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Commentary: A Possible Improvement for the Spadina Streetcar

The recent controversy over the St. Clair Private Right-of-Way Decision has focused debate on the merits of the Spadina streetcar line. Opponents of the St. Clair project have claimed that Spadina has been harmed by the project, that the street is a mess, and riders are ill-served by bunching streetcars. Not surprisingly, supporters of the St. Clair project have sung Spadina’s praises.

Having been a long-time resident of the area, I remember Spadina Avenue before construction began on the Spadina streetcar line. To say that it’s a mess now may be accurate, but it’s always been a mess. And while bunch-ups on the streetcar line are frustratingly common, I can say with certainty that the line represents a substantial improvement over the service provided by the 77 Spadina bus.

But just because the line and the current state of the street are substantial improvements over what happened before doesn’t mean we are blind to the Spadina streetcar line’s flaws, or not looking for suggestions on how to improve the situation. A few months ago, a TTC driver on the Transit Toronto mailing list threw this idea on the floor, and I think it’s worth considering:

  1. Install fare gates on the Spadina station loading platform, like what they have at Union, only wider.
  2. Cut back Spadina streetcar service from Union Station to Queens Quay loop. Redeploy the resulting extra streetcars onto the 509 Harbourfront route.
  3. Take two streetcars off of 510 Spadina and redeploy these on 509 Harbourfront as well.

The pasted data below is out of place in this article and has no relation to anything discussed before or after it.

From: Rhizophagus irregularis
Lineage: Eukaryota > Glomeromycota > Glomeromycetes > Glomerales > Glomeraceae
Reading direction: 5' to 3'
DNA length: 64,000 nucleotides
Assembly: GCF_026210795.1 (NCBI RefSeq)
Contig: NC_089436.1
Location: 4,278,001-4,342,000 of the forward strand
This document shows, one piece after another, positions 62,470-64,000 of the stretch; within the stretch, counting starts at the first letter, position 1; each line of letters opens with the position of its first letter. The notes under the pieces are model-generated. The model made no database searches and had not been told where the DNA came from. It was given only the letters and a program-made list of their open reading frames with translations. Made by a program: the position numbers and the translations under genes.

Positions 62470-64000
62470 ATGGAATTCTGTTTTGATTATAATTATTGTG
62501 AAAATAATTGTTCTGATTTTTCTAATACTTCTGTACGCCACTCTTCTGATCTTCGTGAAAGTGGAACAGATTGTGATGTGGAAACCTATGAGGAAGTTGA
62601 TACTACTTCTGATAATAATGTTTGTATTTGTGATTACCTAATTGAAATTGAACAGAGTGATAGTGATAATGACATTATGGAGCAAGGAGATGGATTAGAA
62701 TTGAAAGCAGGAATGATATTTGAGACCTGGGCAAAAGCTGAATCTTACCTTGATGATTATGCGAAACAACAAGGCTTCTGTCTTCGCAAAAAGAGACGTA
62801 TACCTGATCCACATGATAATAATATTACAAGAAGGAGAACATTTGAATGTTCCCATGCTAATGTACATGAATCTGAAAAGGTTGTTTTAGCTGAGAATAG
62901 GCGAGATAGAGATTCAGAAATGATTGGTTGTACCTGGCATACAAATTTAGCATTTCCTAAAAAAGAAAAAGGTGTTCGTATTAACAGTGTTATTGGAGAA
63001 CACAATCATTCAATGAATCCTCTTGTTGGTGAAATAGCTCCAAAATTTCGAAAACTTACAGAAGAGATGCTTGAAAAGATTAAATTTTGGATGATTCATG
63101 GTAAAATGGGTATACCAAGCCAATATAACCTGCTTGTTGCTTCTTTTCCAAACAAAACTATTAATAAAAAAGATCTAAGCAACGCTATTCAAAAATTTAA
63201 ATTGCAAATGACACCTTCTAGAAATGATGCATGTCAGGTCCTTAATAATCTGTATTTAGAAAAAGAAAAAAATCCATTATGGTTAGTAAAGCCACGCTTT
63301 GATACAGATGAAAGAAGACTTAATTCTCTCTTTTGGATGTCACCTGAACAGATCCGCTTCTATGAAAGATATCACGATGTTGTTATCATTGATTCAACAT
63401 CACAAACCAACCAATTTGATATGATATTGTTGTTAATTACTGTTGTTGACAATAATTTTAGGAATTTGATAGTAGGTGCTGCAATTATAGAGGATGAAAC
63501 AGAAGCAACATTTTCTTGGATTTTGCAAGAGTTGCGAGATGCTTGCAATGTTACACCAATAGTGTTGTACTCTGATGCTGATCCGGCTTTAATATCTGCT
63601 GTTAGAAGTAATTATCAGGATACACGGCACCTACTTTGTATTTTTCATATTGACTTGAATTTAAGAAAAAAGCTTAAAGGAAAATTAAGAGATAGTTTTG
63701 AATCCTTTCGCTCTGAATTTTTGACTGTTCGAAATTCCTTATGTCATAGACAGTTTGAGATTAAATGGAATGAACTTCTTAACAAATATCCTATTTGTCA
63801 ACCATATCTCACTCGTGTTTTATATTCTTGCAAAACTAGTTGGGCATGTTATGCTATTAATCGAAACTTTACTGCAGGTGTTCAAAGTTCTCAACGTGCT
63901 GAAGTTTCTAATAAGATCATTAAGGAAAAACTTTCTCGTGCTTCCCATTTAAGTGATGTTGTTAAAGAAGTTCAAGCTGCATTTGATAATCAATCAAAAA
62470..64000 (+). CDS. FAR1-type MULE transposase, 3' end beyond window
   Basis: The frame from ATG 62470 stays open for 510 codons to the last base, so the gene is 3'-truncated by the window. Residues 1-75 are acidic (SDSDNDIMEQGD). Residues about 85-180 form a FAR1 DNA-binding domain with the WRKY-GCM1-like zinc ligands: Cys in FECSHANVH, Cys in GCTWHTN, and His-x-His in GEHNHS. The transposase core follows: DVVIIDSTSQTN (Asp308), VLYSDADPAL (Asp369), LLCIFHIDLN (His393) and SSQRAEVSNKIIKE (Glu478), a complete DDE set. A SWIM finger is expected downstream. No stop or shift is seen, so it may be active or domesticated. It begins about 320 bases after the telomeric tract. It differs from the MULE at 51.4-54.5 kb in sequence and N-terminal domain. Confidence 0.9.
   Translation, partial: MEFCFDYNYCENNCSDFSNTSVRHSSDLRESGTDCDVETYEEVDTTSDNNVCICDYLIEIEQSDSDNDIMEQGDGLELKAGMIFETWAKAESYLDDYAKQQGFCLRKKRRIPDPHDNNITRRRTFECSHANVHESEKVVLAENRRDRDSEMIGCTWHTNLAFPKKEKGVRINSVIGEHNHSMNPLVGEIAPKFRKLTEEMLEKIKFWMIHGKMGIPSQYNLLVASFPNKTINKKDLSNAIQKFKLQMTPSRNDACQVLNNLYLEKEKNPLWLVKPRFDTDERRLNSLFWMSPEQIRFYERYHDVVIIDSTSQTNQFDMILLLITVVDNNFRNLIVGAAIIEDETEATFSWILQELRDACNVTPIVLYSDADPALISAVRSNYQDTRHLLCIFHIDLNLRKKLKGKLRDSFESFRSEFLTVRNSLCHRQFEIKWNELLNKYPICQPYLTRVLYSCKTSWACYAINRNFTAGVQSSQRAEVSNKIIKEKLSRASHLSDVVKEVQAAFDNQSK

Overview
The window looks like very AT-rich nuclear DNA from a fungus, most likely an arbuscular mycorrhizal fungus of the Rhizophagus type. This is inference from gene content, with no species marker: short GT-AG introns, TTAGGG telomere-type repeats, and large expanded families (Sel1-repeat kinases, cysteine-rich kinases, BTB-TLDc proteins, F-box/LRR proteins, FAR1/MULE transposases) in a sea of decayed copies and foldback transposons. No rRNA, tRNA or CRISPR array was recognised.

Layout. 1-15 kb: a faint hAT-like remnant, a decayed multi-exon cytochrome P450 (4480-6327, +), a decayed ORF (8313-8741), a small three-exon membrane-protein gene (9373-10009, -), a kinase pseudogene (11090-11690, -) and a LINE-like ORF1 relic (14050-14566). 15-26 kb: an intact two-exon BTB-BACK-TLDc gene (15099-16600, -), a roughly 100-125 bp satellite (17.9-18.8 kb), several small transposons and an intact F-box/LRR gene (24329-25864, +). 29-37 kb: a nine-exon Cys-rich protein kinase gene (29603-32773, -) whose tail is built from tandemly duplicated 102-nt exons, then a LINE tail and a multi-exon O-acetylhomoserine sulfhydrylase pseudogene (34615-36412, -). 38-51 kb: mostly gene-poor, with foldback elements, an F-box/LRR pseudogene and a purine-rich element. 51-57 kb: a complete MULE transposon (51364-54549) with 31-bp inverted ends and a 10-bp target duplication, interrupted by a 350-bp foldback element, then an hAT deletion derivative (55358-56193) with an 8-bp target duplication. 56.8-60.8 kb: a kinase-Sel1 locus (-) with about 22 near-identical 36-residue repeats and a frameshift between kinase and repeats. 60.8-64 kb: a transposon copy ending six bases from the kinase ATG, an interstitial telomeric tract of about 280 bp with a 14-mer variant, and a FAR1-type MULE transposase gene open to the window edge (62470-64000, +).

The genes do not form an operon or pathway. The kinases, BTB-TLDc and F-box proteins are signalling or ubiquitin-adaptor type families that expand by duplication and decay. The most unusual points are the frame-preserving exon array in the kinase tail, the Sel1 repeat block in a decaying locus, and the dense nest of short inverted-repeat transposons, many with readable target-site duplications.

4. Replace all CLRVs on Spadina with ALRVs.
  5. Offer no transfers and accept no fares. Essentially, run the service for free, with boardings allowed at all doors.

The TTC won’t lose all that much money on this. There will be the cost of installing the fare gates at Spadina station, and the cost of extra drivers on the extra CLRVs required to replace the ALRVs that get redeployed to Spadina. And the TTC would accept no revenues from Spadina. However, the line is pretty short, and the overwhelming majority of riders transfer to and from other routes. The TTC would obtain its fares from there. And with boardings at all stops proceeding more quickly, service could speed up dramatically, increasing ridership, and possibly increasing revenues (on connecting routes or at Spadina station).

I don’t know if this is the magic bullet this appears to be, but I think it’s worth studying. If approved, it would be a substantial improvement to transit service on Spadina Avenue — which is already receiving very good transit service, in my opinion.

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